A micrometer is a very useful tool in this process, as you'll only be removing one or two thousandths of an inch of metal.
Now, about ferrule fit:
Some folks like a very tight fitting ferrule. They want to have to pull a little harder to remove the rod sections & they want to hear a loud, distinct "pop" sound when the two rod sections come apart. That's absolutely fine, if that's what you like. For others, they don't really care so much - as long as the ferrules hold well & the rod doesn't come apart while fishing.
In my experience, when making rods for clients in general, it's always best to make the ferrules fit a very small bit looser. There are many reasons for this.
Mostly it's because as you use your fly rod, the ferrules will accumulate a small amount of dirt on the surface. This is environmental stuff, like grease from your hands, elements in the air & water, etc. This stuff over time builds a very small film on the surface of the metal & so the ferrules will occasionally need to be cleaned - wiped down with a soft cloth, wet with alcohol.
If the ferrules are fit a hair looser, it will give you more time between cleanings. On very tight fitting ferrules, you must always keep them clean until the ferrules have been used for quite a long time.
One more reason for a looser ferrule fit is the old habits of folks who have fished with nothing but synthetic rods. You should never twist metal ferrules - ever. It's a great way to tear the bamboo strips in your rod apart or to break the glue bond holding your ferrules onto your fly rod. You can get away with twisting the sections together if they don't line up correctly on modern synthetic rods, but not with the Nickle-Silver ferrules on bamboo fly rods. In my experience, I've seen too many angler twist their rod section to line them up when putting a rod together. If the ferrules are a wee bit looser on your bamboo rod, it might just save you a broken rod - if you catch yourself doing the twist in time.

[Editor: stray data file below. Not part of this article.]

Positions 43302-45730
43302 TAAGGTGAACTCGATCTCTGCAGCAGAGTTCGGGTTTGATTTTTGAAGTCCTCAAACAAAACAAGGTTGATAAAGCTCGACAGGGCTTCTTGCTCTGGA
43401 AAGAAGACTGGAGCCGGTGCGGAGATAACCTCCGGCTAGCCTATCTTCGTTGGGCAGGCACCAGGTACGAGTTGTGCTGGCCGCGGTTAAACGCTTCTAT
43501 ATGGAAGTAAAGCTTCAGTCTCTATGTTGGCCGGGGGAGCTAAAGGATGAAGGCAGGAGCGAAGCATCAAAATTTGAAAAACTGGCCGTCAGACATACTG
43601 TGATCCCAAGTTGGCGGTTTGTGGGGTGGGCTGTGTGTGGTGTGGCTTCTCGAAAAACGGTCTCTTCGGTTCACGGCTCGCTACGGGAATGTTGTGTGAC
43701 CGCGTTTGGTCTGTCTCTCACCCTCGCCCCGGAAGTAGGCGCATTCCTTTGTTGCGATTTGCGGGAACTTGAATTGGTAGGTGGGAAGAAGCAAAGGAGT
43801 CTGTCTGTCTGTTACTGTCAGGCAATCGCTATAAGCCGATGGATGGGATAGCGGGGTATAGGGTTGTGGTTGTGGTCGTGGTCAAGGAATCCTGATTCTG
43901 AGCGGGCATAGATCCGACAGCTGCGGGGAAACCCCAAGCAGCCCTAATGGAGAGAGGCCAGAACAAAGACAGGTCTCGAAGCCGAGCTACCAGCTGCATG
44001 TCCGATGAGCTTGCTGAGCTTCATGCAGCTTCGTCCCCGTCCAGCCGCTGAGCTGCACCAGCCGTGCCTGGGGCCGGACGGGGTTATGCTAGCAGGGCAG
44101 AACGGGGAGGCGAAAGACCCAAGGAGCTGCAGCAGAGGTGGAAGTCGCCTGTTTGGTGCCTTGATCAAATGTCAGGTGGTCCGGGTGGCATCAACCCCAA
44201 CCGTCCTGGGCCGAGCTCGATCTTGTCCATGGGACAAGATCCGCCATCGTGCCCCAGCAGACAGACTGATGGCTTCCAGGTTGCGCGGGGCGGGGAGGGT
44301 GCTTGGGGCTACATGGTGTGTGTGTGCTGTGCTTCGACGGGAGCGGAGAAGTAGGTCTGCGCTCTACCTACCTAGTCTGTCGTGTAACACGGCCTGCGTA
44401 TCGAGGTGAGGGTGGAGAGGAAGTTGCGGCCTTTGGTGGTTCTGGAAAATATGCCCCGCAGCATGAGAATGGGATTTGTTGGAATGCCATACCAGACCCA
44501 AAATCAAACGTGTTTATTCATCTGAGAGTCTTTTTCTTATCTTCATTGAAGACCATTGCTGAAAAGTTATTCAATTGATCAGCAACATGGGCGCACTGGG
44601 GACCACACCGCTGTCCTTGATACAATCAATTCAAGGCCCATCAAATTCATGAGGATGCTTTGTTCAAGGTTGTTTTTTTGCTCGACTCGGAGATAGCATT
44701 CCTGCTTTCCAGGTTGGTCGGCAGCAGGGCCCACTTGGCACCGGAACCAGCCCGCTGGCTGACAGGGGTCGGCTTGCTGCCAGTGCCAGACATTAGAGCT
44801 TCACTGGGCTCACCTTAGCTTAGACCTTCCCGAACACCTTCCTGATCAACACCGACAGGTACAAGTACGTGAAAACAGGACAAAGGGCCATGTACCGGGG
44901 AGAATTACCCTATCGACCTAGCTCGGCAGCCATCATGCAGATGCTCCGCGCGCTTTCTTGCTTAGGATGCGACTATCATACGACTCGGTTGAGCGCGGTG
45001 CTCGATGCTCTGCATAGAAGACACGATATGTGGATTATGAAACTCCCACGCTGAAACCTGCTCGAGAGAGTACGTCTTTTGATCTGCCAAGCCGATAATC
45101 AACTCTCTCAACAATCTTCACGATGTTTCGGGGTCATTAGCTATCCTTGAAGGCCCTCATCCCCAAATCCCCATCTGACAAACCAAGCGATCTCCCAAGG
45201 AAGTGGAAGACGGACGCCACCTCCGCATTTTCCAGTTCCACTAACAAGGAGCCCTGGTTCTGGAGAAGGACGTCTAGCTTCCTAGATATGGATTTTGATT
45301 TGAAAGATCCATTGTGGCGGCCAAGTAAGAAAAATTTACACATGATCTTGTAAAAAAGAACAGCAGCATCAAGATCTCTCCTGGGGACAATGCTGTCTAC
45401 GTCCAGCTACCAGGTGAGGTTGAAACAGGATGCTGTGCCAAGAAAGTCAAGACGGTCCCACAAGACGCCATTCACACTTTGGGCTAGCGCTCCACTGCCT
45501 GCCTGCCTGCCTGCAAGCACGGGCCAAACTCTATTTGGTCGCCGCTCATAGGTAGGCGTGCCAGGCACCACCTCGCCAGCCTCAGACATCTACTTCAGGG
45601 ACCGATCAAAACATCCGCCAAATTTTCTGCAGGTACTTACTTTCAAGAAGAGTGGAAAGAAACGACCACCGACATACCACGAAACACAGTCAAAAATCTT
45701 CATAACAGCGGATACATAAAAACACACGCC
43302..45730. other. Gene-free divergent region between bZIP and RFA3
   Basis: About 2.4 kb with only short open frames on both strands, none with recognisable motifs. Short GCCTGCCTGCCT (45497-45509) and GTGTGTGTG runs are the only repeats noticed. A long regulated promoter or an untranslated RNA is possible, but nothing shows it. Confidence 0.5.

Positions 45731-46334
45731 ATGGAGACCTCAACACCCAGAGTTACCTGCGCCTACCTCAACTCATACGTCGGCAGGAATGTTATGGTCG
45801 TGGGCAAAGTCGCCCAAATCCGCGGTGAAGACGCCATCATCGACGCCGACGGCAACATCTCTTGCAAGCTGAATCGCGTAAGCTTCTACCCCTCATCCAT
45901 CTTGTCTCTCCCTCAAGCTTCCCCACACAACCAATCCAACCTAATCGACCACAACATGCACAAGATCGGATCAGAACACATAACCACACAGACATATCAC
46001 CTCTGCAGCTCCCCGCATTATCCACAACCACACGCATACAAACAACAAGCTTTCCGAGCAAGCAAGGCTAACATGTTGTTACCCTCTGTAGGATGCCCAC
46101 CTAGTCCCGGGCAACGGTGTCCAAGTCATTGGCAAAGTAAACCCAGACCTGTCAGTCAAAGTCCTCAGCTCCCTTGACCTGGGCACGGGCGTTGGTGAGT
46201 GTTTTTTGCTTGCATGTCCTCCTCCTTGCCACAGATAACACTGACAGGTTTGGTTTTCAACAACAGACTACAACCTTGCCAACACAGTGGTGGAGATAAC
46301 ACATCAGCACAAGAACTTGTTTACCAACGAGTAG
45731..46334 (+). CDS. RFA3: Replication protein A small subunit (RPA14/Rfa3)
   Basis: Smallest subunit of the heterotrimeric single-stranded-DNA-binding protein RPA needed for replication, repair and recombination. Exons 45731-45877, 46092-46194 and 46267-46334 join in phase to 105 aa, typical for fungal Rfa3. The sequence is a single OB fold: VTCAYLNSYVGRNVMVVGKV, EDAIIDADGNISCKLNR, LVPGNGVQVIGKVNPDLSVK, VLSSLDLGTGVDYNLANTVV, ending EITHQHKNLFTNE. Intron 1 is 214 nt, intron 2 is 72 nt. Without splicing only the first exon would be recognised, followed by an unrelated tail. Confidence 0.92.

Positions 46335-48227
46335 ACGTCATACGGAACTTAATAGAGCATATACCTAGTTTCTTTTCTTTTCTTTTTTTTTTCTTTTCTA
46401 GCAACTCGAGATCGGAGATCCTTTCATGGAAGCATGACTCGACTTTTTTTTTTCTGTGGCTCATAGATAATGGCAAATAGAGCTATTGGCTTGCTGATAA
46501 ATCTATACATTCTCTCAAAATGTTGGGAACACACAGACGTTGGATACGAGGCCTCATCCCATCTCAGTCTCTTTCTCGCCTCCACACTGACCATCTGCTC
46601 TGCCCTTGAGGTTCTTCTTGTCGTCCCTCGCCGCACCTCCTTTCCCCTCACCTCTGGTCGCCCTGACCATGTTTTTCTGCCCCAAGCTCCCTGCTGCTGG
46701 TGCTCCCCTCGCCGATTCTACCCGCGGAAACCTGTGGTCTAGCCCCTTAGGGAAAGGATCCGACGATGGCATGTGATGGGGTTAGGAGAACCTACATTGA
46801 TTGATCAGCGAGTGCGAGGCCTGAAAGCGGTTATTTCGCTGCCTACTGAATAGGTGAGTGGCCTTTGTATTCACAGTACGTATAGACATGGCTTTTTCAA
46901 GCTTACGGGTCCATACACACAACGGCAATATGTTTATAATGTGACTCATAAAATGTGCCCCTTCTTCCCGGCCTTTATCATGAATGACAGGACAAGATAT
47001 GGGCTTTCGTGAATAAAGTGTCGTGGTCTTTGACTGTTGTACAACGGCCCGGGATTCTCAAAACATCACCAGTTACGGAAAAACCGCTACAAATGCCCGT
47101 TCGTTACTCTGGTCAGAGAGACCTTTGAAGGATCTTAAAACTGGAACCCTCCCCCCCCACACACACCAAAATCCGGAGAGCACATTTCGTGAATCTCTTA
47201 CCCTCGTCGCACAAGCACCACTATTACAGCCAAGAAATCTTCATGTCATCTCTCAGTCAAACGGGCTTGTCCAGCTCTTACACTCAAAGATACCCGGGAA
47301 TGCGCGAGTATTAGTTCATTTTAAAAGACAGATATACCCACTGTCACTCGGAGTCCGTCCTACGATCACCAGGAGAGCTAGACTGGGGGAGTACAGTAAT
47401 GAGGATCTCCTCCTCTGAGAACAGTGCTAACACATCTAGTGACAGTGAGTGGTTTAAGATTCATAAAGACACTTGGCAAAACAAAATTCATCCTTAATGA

You might have heard that when metal ferrules make a clicking sound, it means that they are loose & should be repaired. That is not true. It simply means that the male ferrule is moving slightly side to side inside the female while the rod is being wiggled. The only time you need to worry about loose-fitting ferrules is when they start to come apart during normal casting & fishing. Metal ferrules will eventually wear out from use, as it is a friction fit that keeps them together, but not for many years & quite possibly longer than you or I will be around. Save your money & don't have a set of ferrules replaced only because they make a clicking sound. Wait until there's actually a problem with the ferrule fit.
Like all other aspects of custom bamboo fly rods, each rod maker will put their own personal touches into each rod they make - including the fit of the ferrules. To me, super tight fitting ferrules can lead to more problems for the angler than if the ferrules fit a little looser. In the end, we all have our opinions & personal tastes, but I want every aspect of the rods I make to be as maintenance- free & enjoyable to fish with as possible. How I fit the ferrules is just another aspect of that philosophy.
If you've never read the book, "Trout Madness" you're missing out on a great read. No matter if you've read the book or not, most of us fly anglers can & will relate to Traver's words. Here then, is a short, 15 minute, vintage film showing the angler / author in his favorite environment - on a trout stream.
As we gear up & get ready for the upcoming trout season, I hope this film excites you for the season ahead. Enjoy!!
Morris Kushner was a rod maker & an engineer who helped to make some very impressive advances in fly rod design during his lifetime. His work, nor the man himself, isn't as well known as it probably should be today. Regardless, Kushner came up & proved some very interesting concepts in rod design.
The following short film, from the early 1980's, tells his story. It is a fascinating look at his life, his travels, & fishing. Anyone who enjoys watching vintage fishing footage will love gazing at this film. In addition to that, this film features comments from the legendary rod maker Bob Summers & writer Rober Traver (John Voelker).
This is a beautiful, fascinating short film. Enjoy.
One of the things that always amazes me is how talented many fly anglers are in ways that are related to fly fishing. What I mean by that is so many of you have picked up other skills along with your fishing abilities. Some of you are fantastic fly tiers. Others are excellent writers. Some are very good photographers, while others are good with their hands making fishing accessories, & some even dabble in rod building!! The point here is that most of you take your talents & abilities & apply them in some way to the sport of fly fishing.
My good friend & fellow local fly angler Mike, is no exception. Mike is a traditional angler, to say the least. He likes old rods, old fly patterns, & I've even known him to mess with gut leaders!! Being that Mike likes the traditional aspects of our sport it comes as no surprise that he likes greenheart (wood) fly rods. Yes, that's right Mike enjoys those rods most of you have probably only read about - & he catches fish, too folks. In fact, he's very good at it.